Carlo Actis Dato, bass clarinetist and baritone saxophonist, and Baldo Martinez, double bassist, create energetic avant jazz duets on this boisterous, inventive recording. Both artists have a background in ethnic music as well as jazz, which lends the music a European folk flavor in places. There's also a humorous component to their interaction, but they never allow jocularity to get in the way of substantive music making.
"Sospeita" displays a plethora of playing styles. Martinez spends the first part of the tune using his bass primarily as a percussion instrument, keeping time with both noise and pitch-based elements. Dato makes squeaks and playful filigrees on the bass clarinet. When Martinez takes a solo turn, he creates an intense environment filled with pointed glissandi, a plaintive arco solo, and double stops galore. On "Ashanti", Dato creates a raucous tone on his baritone sax, evoking blues hollering and burlesque pit bands. Meanwhile, Martinez creates imaginative walking lines -- sliding up and down the neck one moment, plucking a rollicking rhythmic groove the next. Skronk sections, featuring much caterwauling from Dato, are interspersed with a dancing tune, which the duo take up with gusto. Martinez's subsequent solo is very much in this buoyant, gestural vein, nicely telegraphing a return home to the composition's attractive head arrangement, over which Dato layers a breathless cadenza.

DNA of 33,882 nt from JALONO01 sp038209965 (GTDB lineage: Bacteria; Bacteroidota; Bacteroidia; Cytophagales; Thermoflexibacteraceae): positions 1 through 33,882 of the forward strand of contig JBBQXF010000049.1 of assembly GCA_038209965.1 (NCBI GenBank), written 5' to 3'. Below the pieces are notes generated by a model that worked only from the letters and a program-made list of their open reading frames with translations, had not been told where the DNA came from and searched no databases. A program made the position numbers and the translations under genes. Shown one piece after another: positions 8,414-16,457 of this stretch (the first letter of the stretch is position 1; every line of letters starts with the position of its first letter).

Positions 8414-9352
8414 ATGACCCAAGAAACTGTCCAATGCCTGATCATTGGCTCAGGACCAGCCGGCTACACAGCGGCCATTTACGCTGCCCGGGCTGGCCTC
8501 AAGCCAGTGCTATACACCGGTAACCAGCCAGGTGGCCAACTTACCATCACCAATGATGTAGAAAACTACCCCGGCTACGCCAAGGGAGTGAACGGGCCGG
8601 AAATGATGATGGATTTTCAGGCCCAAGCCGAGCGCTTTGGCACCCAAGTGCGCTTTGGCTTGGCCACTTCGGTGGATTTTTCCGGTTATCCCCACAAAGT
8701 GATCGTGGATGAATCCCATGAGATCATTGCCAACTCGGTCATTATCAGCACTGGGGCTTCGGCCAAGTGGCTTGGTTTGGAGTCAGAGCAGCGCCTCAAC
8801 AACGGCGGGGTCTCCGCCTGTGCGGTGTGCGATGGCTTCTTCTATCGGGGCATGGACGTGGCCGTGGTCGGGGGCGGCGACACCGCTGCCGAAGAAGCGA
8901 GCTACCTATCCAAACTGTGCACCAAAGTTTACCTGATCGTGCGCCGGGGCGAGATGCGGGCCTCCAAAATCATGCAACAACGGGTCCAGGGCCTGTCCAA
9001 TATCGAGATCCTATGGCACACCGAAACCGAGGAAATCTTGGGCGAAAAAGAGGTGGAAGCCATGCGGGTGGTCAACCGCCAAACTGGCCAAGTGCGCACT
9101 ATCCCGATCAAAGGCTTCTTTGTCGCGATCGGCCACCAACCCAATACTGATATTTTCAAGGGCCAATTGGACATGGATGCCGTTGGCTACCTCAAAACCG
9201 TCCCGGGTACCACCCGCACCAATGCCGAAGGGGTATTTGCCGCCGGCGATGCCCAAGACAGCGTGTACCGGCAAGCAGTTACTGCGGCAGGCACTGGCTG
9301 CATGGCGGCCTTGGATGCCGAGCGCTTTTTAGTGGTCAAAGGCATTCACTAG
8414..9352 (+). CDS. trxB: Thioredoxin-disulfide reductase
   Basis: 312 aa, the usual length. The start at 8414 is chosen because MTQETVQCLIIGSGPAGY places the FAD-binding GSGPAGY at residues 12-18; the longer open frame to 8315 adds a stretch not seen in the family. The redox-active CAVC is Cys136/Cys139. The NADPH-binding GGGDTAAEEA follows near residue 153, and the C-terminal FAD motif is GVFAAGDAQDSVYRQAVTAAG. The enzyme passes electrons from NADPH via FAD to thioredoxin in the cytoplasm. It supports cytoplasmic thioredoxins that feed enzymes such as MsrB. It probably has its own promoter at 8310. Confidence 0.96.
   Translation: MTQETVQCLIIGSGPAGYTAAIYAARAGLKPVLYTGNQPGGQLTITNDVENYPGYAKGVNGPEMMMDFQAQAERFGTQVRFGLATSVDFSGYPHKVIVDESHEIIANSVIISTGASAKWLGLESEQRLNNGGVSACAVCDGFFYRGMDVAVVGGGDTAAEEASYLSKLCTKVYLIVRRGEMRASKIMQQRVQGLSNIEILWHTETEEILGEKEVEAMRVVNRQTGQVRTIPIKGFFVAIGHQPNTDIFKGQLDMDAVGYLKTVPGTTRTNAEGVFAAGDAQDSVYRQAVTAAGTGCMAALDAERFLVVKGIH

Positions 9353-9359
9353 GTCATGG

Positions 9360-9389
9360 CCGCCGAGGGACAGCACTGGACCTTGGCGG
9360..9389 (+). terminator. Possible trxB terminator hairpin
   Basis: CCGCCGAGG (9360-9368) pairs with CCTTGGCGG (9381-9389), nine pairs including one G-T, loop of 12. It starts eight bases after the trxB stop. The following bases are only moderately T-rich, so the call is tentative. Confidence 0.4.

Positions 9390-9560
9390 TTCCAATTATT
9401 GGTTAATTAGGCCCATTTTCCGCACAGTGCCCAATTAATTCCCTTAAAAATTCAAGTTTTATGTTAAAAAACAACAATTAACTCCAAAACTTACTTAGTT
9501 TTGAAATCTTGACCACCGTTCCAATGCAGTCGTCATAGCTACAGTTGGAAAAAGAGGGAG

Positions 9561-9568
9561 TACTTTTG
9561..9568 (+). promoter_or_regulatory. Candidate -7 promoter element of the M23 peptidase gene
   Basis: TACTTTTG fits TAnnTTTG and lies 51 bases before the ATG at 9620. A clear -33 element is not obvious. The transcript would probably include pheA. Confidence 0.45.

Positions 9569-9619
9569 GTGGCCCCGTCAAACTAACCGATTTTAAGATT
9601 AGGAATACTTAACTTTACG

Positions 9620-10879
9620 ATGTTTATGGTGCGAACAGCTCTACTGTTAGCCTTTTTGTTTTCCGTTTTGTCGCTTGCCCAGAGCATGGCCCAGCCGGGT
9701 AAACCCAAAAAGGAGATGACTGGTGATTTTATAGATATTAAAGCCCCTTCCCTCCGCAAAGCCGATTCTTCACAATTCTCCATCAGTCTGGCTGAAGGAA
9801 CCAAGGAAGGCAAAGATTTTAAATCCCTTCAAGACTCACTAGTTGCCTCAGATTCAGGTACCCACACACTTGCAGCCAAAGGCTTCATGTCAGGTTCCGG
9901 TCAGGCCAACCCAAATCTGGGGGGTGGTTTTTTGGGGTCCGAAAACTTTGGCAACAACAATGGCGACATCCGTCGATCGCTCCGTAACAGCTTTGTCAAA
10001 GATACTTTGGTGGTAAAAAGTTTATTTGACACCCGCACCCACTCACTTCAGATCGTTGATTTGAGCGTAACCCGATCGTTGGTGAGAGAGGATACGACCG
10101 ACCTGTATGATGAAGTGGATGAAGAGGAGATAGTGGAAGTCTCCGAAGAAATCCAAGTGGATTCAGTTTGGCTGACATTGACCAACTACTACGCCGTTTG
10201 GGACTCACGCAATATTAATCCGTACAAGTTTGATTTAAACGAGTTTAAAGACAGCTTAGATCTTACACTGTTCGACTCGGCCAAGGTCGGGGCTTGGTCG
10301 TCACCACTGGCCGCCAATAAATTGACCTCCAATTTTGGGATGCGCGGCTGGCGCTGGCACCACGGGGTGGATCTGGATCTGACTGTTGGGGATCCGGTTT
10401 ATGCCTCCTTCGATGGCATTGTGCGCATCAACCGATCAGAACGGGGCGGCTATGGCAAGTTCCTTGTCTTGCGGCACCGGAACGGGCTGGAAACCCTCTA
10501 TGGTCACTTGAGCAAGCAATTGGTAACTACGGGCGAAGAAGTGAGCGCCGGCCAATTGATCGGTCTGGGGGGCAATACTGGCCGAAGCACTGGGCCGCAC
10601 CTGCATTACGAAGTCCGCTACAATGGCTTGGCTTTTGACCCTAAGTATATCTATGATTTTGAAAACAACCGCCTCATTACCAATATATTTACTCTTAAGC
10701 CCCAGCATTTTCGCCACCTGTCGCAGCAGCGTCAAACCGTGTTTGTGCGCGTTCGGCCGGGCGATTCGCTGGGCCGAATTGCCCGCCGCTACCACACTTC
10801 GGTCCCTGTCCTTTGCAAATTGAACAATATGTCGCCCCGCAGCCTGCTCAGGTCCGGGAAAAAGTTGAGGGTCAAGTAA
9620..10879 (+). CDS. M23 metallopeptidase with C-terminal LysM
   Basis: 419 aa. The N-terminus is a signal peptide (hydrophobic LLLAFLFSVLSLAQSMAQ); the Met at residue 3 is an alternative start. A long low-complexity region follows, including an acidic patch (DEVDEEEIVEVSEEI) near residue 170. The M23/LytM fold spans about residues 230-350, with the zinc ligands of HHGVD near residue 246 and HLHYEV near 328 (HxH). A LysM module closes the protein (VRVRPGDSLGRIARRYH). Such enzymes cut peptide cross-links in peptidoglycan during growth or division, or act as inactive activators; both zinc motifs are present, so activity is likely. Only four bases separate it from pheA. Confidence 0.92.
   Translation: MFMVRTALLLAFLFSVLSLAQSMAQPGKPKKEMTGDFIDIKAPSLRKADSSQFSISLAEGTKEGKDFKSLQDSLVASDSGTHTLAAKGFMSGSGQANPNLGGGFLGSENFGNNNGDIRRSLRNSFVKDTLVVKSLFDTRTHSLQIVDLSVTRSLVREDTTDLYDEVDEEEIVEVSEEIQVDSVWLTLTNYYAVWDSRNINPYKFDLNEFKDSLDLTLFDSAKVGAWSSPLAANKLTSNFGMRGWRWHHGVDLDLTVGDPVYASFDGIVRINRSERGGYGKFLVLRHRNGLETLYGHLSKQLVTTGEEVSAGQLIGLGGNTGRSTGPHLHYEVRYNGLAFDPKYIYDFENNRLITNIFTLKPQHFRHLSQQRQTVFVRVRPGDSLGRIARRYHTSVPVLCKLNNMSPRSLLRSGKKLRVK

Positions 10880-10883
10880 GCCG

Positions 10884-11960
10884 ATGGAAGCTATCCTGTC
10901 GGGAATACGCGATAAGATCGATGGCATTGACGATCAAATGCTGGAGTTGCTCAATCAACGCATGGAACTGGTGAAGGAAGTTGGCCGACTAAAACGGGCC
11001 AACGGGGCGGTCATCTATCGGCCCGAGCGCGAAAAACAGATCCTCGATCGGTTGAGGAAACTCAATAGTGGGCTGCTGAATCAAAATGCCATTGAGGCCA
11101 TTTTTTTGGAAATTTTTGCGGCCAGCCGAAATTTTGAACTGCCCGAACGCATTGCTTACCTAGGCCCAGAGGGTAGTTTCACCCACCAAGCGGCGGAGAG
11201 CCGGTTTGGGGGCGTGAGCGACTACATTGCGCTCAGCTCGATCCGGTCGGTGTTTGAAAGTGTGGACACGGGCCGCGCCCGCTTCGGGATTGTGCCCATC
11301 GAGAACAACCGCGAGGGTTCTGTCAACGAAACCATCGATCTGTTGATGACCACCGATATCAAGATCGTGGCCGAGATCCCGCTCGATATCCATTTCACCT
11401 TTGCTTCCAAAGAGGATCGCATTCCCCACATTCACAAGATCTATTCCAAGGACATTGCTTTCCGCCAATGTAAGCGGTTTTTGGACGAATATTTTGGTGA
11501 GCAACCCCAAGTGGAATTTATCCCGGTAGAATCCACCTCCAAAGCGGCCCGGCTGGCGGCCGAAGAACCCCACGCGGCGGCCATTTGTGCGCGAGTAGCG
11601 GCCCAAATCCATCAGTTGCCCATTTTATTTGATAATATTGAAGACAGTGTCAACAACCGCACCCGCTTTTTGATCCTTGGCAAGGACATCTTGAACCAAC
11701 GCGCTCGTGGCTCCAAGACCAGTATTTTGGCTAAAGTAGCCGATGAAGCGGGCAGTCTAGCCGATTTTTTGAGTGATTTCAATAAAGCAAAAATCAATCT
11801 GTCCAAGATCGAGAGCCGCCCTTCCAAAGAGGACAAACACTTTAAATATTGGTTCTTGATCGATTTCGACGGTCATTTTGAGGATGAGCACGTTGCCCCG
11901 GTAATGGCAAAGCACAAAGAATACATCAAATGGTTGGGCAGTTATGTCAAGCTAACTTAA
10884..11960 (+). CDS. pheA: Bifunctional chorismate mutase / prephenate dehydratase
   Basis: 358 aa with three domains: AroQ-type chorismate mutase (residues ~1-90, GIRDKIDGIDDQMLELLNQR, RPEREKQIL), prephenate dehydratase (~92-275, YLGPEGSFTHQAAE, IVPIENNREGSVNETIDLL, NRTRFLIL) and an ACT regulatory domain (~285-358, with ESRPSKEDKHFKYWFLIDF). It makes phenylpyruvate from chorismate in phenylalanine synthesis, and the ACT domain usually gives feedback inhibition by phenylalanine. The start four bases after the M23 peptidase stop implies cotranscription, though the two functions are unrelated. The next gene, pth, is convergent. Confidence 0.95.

"Compay Segundo"'s introduction features a mournful minor key melody from Dato's bass clarinet and sepulchral drones from Martinez. The piece's main body is a stark contrast, a sinuous belly dance that features dirty-toned soloing from Dato and an undulating walking line from Martinez. "Luna Park" seems to evoke the bubbly vivacity of a street fair, and "A Boca da ria" has a snappy tune as well, with incisive performances of tricky unison rhythms and several more independent solo flights of fancy. Some of Martinez's most impressive playing comes in his solo turn in "Vejo Elmer"; supported by his own bass drones, he weaves contrapuntal lines that explore the double bass's entire compass, creating passionate melodies that, indeed, seem borrowed from some imaginary folk tradition. Dato adds a slinky modal melody atop it, outlining the piquant interval of a tritone, pushing the duet further toward unusual, but eminently satisfying, musical terrain.
Dato and Martinez demonstrate that you don't need a large ensemble, a big PA, or even a drummer to make inventive, rhythmically charged music with startling immediacy. Folkloro Imaginario is an engaging, entertaining, enlivening listening experience.